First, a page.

Thursday, January 31, 2008

Festive dishes for Chinese New Year

Waving bye bye to the Pig and greeting a big hello to the Rat. 7th Feb 2008 marks the first day in the Chinese Lunar Calender - first day of Chinese New Year. Oh well, Mickey Mouse gets extremely popular as a Chinese New Year "mascot" this year (you see a lot of Mickey Mouse red packets/ang pows this year, don't you?) because it is the year of the Rat (Earth Rat, to be more specific) based on the Chinese Animal Zodiac of 12 animals. But one is a mouse and the other is a rat??? I don't know. Similar enough, maybe? Haha... Rat usually starts the cycle, and ends with the Pig. What zodiac animal are you ? :P

Now...FOOoo..ooD- we can't go without that when celebrating Chinese New Year. The official "feasting" typically starts on the last day of the old year (Chinese New Year Eve) and families usually have one or two (sometimes even more) signature dishes (must-have) on the dinner table during the eve of Chinese New Year (a.k.a Reunion Dinner). Festive dishes that symbolize good luck, prosperity, abundance and peace. Fish -typically steamed, is one of them.

The significance of eating fish relates quite traditionally to a Chinese saying 年年有鱼 (pronounced nian nian you yu) symbolizing 年年有余 (also pronounced nian nian you yu) , whereby the last character 鱼 (pronounced yu, literally meaning - fish) and the character 余 sound exactly alike - pronounced as yu but meaning in abundance. Sometimes, families will even have the fish unfinished(that's on purpose, with intent!) on the plate so that it really symbolizes leftovers and in abundance (of all the good things). Confused? Still confused? Just convince yourself that eating fish is considered auspicious in the New Year. Lucky food. Here's wishing you good abundance of good wishes, good luck, good tidings, good health, good everything for the following years :)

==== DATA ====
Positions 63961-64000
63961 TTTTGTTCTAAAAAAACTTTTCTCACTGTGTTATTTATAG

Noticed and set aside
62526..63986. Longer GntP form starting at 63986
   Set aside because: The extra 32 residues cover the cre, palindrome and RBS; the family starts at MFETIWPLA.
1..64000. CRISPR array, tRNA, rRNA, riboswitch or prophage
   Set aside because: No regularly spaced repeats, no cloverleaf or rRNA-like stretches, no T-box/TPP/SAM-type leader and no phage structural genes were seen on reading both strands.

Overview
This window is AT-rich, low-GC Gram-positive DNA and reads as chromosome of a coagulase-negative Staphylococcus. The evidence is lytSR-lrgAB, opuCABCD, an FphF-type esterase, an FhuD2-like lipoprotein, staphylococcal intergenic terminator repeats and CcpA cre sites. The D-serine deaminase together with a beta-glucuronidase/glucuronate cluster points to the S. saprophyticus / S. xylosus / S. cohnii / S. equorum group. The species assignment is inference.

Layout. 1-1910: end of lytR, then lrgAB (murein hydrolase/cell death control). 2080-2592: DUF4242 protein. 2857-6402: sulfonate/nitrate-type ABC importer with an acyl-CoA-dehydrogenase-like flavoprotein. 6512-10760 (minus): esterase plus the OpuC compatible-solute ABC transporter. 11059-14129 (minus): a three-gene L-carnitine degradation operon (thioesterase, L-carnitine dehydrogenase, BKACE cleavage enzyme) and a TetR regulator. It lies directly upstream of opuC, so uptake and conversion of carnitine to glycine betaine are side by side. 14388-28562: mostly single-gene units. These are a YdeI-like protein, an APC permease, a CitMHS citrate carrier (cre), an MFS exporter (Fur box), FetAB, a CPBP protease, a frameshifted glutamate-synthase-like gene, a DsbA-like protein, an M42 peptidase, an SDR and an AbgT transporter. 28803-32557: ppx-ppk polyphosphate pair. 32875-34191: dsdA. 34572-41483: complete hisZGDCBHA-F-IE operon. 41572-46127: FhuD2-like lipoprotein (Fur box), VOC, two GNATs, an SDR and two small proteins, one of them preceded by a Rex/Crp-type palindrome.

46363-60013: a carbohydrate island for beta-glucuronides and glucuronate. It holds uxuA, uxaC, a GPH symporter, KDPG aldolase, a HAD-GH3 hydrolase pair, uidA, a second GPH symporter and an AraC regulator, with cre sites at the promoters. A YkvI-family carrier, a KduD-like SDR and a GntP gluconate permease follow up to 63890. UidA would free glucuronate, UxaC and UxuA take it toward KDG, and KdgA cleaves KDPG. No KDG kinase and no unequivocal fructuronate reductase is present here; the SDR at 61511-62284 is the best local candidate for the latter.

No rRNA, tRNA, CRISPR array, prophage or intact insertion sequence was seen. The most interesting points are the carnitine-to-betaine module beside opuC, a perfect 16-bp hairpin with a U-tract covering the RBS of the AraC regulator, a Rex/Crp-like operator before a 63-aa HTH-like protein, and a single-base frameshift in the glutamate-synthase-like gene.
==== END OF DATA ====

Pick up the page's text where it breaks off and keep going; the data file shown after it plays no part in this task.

In recent years, for the "cooks" at home to go easy, many families gradually turn to
steamboat/hotpot for help. It's easy because you just need to get ready the ingredients and everyone in the family will gather round the table and enjoy dinner as one big complete family - meaning togetherness and unity.

Families also have reunion dinner dine-outs more often than before. Well, they just want to spare an exhausting day for the "cooks" at home. Hmmm...somebody's got to do all the cooking at home and if it's cooking for the Chinese New Year, it's just gonna be TIRING. And this is the time, when you head over to restaurants, you see restaurants run mad shifts like the factory floor. Sometimes 5-7pm (one round), 7-9pm(another round)...is there something from 9-11pm (that makes it three rounds) ? I don't know but I believe there is. Restaurants even run noon shifts to cater for lunch crowd and lunch reunion. Any breakfast reunions ? :P Also is the time to see restaurants get creative and festive in their Chinese New Year dishes. For example, you will see and read Chinese names in dishes such as:

八宝盒 -Eight Treasures - usually assortment of seafood and vegetables in a beancurd
风舞九天,大展鸿图 -Phoenix Dance - usually braised sharks fin with crab roe
金玉满堂 -Gold Everywhere - usually some egg-fried rice dish with shrimp, and crabmeat
年年高升 -typically a festive goodie nian gao 年糕 , meaning "Promotion every year"
富贵有余 -a fish dish; 鱼 and 余 both pronounced yu ; with the latter meaning "abundance/ excess"
一 路发财 - a dish that often contains black moss vegetable/发菜; 菜 and 财 pronounced cai and latter means "money or rich"

Even with a dish like this - Stir fry asparagus with scallops and ginkgo - can only be made good if you name it 代代平安 -Peace and Harmony for Generations as scallops -带子 --> 代 and 带 are pronounced the same, as dai.

There are also plenty of Chinese New Year snacks and goodies cookies that you can enjoy. My favorite is Bak Kwa -Dried Meat.


There is also another CNY goodie (cake) - Kuih lapis (layer cake) that is popular. This is a rich kuih consisting of thin alternating layers made of butter, eggs and sugar, piled on top of each other. Each layer is laid down and baked separately, making the creation of a kueh lapis an extremely laborious and time-consuming process.


There are so many Chinese New Year traditions - some which are decades generations long (passed down from ancestors) and some that evolved purely due to convenience and modern age.

Share some of your must-do Chinese New Year practices or must-eat Chinese New Year food, with me. :D

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